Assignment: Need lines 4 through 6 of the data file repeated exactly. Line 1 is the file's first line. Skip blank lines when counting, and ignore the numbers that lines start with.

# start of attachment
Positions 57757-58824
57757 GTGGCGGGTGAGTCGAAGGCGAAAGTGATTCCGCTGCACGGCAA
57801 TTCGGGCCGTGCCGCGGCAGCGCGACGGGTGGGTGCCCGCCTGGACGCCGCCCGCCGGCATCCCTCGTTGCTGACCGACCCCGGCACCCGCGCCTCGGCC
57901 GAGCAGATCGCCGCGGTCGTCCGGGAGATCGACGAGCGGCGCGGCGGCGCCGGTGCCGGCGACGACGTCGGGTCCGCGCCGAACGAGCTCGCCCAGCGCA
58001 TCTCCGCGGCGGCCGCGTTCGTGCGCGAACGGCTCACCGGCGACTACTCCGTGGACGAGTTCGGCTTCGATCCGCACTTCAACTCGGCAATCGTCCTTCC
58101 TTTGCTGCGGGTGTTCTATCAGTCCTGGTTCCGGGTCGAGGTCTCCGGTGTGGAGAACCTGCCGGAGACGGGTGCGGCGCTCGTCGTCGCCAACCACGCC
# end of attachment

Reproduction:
57901 GAGCAGATCGCCGCGGTCGTCCGGGAGATCGACGAGCGGCGCGGCGGCGCCGGTGCCGGCGACGACGTCGGGTCCGCGCCGAACGAGCTCGCCCAGCGCA
58001 TCTCCGCGGCGGCCGCGTTCGTGCGCGAACGGCTCACCGGCGACTACTCCGTGGACGAGTTCGGCTTCGATCCGCACTTCAACTCGGCAATCGTCCTTCC
58101 TTTGCTGCGGGTGTTCTATCAGTCCTGGTTCCGGGTCGAGGTCTCCGGTGTGGAGAACCTGCCGGAGACGGGTGCGGCGCTCGTCGTCGCCAACCACGCC